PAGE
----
PubMed Central = PMC

US PubMed Central renamed PMC, adopts new web page design – 06 Aug 2012

PubMed Central, the repository of the US’ National Institutes of Health, has shortened its name to PMC in a bid to avoid being confused with PubMed. It has also gone for a new look and feel, and has been updated to conform to NCBI’s new standards for page design. The redesign is seen to allow for a cleaner and more uniform presentation across PMC’s site as well as its article, issue and journal archive pages.

For instance, the journal logo is on the page centre, with additional white space. The navigation links are designed to be more compact while the font colours are more uniform across the site. The article pages have also been enhanced by a more compact presentation for article front matter, featuring links to author information, article notes and copyright and licence information.

The views for tables and figures have been enhanced. Other improvements to the new article page include easier readability and navigation, including links to the various article formats, and to the corresponding article citation in PubMed as well as to those PubMed citations that are related to the article.

There is also an enhanced look for bibliographic citations that are referenced in the article. Finally, at the top of each section of an article, the “Go to” navigation links offer a drop down menu that takes the reader to any section more quickly and easily, whether it’s the Abstract, Introduction, Discussion, or any others within the article page.

Click here

Source: Knowledgespeak Newsletter, Aug. 6, 2012

Petition for Public Access to all Publicly-funded Research

ASU (Arizona State University) Libraries have posted a concise piece about Open Access to scholarly research in ” The Library Channel” newsletter:

There is a video and a link to more information as well as the petition at

Freely share the data and the knowledge!


PubMed bibliographic records are enhanced by Images from NCBI

“The PubMed Abstract display for PubMed Central® articles will be enhanced to include an image strip generated from the soon-to-be-released National Center for Biotechnology Information (NCBI) Images database.”  To see an example, click on the linked article below:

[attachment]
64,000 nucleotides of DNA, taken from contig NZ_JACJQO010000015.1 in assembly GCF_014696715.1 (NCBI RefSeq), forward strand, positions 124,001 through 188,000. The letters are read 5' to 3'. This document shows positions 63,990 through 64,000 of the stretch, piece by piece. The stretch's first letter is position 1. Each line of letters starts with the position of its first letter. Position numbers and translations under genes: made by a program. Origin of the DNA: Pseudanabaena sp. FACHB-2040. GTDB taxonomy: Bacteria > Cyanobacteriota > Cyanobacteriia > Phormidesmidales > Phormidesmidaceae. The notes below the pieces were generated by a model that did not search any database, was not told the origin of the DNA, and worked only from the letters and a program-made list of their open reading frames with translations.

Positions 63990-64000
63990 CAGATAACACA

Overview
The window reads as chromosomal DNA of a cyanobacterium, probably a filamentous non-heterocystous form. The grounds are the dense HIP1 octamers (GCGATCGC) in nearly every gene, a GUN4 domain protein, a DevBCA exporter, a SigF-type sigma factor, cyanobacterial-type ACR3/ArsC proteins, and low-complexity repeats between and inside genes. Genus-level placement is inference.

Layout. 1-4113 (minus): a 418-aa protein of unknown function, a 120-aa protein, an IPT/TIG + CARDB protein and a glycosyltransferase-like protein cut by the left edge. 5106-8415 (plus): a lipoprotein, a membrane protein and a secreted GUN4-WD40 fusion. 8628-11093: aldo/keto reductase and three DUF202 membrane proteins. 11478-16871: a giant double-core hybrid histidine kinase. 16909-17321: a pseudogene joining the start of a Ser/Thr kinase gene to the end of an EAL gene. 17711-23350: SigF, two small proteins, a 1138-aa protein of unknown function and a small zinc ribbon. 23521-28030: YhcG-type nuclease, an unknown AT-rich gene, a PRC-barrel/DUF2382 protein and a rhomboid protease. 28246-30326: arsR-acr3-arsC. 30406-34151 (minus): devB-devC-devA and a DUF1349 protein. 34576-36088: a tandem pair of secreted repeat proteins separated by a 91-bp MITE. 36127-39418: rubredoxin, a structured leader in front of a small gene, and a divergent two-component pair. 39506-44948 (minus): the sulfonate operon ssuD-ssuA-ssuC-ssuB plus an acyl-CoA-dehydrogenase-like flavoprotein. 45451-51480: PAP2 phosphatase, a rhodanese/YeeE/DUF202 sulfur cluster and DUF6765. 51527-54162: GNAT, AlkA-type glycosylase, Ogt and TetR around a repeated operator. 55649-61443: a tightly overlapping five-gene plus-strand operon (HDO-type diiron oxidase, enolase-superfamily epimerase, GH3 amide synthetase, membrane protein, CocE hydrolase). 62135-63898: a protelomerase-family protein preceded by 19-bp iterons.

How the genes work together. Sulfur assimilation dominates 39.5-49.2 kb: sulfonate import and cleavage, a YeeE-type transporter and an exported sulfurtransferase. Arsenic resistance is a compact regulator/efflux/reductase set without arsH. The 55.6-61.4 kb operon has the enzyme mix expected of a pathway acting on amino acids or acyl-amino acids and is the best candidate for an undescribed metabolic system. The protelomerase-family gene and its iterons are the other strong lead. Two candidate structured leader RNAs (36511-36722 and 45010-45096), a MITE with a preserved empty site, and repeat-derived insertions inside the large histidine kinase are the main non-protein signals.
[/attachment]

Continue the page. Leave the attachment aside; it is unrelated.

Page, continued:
Canese K. PubMed® Display Enhanced with Images from the New NCBI Images Database. NLM Tech Bull. 2010 Sep-Oct;(376):e14.

UK PubMed Central catching up with US version

"Research institutions to further develop the UK PubMed Central website – 18 Sep 2008

Eight leading biomedical research funding organisations, including Government bodies, Research Councils and Charities, have approved funding to further develop the UK PubMed Central website ( over the next three years. The development will be carried out by the British Library, the University of Manchester and the European Molecular Biology Laboratory’s European Bioinformatics Institute (EMBL-EBI), in close consultation with the UK’s biomedical and health researchers.

Since being launched in January 2007, the UKPubMed Central has expanded to offer 1.3 million full-text, peer-reviewed research papers through its online digital archive. The new and improved features will include direct links to the 18 million records currently available on the US version of PubMed as part of the European Bioinformatics Institute’s CiteXplore bibliographic tool; new ways to extract biological information from research papers using text analysis and data-mining tools; an easy-to-use, intuitive interface; and access to content not included in traditional journal literature – clinical guidelines, technical reports and conference proceedings. These developments are projected to significantly enhance UK PubMed Central’s accessibility and make it a valuable first point of call for the UK’s life sciences researchers.